Although the phenotype is very variable due to the presence of macroglossia, macrosomia and omphalocele, these are the common clinical manifestations of this syndrome.3,5 Of these three features, only macroglossia was present in our patient.
SBW may also be associated with the development of congenital malformations and the development of embryonal tumours such as Wilms' tumour, hepatoblastoma, neuroblastoma and rhabdomyosarcoma.6 The risk of neoplasia is approximately 7.5%, with a higher incidence in the first 8 years of life.
The majority of BWS cases are mainly due to genetic or epigenetic defects within the 11p15.5 region (~80%).3 This gene has two functionally independent domains: Imprinting centre 1 (IC1) regulates the expression of insulin-like growth factor 2 (IGF2) and H19 (non-translated RNA that may function as a tumour suppressor) in domain 1; and imprinting centre 2 (IC2) regulates the expression of cyclin-dependent kinase inhibitor 1C (CDKN1C), potassium channel voltage-gated KQT-like subfamily member (KCNQ1) and KCNQ1 overlapping transcript 1 (KCNQ1OT1) in domains 2.5 IC1 and IC2 are sometimes referred to as differentially methylated regions DMR1 and DMR2, respectively, and in this clinical case a change in the methylation pattern of DMR2, more specifically in KCNQ1OT1, was identified.5
Alterations in the methylation pattern of the DMR2 region (as seen in our patient) are rarer than alterations in the DMR1 region and are associated with a lower risk of developing tumours such as Wilms' tumour and hepatoblastoma (2.6% vs. 16-30%).5
Tumour screening is modified according to molecular test results and geographical location. The tumour screening guidelines developed by the American Association for Cancer Research Childhood Cancer Predisposition Workshop include abdominal ultrasound and serum alpha-fetoprotein at diagnosis for all patients, then every 3 months until 4 years of age. Thereafter, ultrasound screening alone should continue every 3 to 4 months until the age of 7 years.3,7 According to protocols developed for European experts, abdominal ultrasound is not recommended for surveillance in patients with genetic alterations associated with a lower risk of tumour development, such as loss of methylation in IC2.3,5,7,8 Given the fact that our patient has this genetic alteration, there is no formal indication to carry out additional screening tests. If genetic alterations are associated with an increased risk of abdominal tumours, or if the genetic test doesn't show any alteration, surveillance by abdominal ultrasound should be performed at regular intervals from the age of 3 to 7 years.5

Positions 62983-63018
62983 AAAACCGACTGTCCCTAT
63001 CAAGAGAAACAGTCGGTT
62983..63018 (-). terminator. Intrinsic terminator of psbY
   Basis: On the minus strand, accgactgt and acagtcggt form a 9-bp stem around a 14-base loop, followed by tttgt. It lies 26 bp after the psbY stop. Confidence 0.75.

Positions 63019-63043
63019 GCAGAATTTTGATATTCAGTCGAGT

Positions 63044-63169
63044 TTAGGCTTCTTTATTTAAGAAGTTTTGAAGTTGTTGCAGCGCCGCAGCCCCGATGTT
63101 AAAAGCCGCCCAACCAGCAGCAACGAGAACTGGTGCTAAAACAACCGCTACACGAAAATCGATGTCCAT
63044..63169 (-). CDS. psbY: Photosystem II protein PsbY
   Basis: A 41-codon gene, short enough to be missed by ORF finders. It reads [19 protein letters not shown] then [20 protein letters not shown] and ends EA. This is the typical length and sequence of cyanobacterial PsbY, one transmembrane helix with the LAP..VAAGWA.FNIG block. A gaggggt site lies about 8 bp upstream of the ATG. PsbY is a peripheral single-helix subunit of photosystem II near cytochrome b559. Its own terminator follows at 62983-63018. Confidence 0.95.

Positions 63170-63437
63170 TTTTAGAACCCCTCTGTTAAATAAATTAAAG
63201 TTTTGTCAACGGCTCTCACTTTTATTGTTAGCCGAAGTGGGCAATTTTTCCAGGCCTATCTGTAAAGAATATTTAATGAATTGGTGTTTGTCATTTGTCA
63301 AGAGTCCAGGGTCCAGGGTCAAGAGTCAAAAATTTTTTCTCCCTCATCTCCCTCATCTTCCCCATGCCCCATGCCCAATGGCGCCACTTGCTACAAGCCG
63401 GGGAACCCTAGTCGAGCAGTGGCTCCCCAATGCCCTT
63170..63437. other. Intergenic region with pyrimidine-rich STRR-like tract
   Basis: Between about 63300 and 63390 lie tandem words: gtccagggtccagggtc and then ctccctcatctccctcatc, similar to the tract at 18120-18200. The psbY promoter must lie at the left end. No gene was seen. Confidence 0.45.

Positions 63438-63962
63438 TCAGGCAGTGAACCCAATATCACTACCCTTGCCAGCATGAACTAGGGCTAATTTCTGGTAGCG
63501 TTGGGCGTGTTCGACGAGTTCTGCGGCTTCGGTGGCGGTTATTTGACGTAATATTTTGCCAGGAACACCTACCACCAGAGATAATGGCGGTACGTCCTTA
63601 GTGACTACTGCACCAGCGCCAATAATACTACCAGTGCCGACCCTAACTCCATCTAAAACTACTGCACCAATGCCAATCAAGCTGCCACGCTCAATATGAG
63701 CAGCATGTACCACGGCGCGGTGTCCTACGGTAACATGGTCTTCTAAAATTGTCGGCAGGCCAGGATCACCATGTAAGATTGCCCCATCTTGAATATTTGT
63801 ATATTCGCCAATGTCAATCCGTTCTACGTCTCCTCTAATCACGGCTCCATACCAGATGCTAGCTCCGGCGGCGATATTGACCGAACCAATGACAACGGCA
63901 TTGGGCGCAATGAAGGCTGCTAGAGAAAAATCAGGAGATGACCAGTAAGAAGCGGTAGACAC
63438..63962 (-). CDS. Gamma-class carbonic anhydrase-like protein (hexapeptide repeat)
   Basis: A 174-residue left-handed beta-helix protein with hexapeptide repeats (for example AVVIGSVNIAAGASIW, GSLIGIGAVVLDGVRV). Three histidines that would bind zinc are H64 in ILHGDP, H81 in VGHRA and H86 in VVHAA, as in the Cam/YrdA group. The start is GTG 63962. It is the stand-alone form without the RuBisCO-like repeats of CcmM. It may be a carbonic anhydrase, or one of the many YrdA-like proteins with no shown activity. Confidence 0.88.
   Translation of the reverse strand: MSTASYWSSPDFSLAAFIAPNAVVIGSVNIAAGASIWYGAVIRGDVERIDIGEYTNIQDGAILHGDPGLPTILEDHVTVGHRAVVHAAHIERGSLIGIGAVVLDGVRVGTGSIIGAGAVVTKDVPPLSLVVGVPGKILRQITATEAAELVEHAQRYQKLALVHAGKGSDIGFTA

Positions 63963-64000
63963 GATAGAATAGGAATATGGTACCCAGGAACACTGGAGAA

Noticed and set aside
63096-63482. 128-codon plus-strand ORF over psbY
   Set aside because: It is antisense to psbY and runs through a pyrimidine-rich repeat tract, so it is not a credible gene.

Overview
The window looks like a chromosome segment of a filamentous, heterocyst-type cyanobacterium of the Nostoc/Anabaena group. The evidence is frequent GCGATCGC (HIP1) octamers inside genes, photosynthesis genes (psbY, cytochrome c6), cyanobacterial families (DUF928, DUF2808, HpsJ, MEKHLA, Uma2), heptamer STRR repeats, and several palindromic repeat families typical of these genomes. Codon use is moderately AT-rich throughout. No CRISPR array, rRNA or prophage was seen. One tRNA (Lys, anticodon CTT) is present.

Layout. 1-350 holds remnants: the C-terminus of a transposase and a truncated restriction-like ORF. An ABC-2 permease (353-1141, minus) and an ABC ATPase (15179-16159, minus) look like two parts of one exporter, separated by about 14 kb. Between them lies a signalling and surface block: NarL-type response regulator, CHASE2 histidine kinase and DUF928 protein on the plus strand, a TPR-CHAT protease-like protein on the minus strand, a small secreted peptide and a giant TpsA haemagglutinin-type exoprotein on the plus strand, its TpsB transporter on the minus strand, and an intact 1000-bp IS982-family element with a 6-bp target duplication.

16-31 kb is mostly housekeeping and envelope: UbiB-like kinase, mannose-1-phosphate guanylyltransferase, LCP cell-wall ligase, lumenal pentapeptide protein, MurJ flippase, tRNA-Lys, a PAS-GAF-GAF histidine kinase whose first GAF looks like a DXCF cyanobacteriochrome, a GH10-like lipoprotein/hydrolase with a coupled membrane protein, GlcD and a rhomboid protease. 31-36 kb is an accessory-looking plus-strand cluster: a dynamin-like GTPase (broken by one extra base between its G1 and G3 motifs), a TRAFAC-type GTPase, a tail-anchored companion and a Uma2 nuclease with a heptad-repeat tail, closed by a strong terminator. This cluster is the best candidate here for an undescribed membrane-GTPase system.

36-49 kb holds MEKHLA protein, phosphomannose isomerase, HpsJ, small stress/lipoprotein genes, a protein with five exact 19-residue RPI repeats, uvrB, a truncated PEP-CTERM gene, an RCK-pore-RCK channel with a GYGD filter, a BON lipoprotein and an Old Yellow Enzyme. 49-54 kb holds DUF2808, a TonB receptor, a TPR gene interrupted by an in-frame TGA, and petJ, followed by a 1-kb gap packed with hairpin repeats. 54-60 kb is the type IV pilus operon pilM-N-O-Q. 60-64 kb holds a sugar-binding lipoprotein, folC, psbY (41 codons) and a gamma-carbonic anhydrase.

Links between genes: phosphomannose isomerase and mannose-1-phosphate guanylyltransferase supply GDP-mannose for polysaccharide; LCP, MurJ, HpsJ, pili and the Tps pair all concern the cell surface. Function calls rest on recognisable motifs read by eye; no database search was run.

With this clinical description, we want to highlight the importance of aetiological investigation of examination findings such as macroglossia and their respective orientation. The result of the genetic test allowed the identification of the affected region, and this information is of fundamental importance for the prognosis and follow-up of the patient. In this case, once the region has been identified as having a low risk of tumour development, the patient should continue to be followed, but it's not necessary to have regular abdominal ultrasound scans.

Learning points:
● Beckwith-Wiedemann syndrome is a rare genetic disorder associated with macroglossia, macrosomia and involving a predisposition to tumour development.
● Alterations in the methylation pattern of the DMR2 region are associated with a lower risk of developing tumours such as Wilms' tumour and hepatoblastoma.
● Tumour screening is modified according to molecular test results and geographical location.
● In Europe, genetic alterations that are associated with a lower risk of tumour development, such as loss of methylation in IC2, don't have an indication for a subsequent screening test such as abdominal ultrasound.
● Genetic testing is very important for predicting prognosis and monitoring patients.
 
Compliance with Ethical Standards
Funding None
 
Conflict of Interest None
 
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DOI: https://doi.org/10.7199/ped.oncall.2024.23

Cite this article as:
Pinho J, Vieira B, Lopes V, Costa C. Macroglossia: the importance of genetic testing for prognosis. Pediatr Oncall J. 2023 Sep 04. doi: 10.7199/ped.oncall.2024.23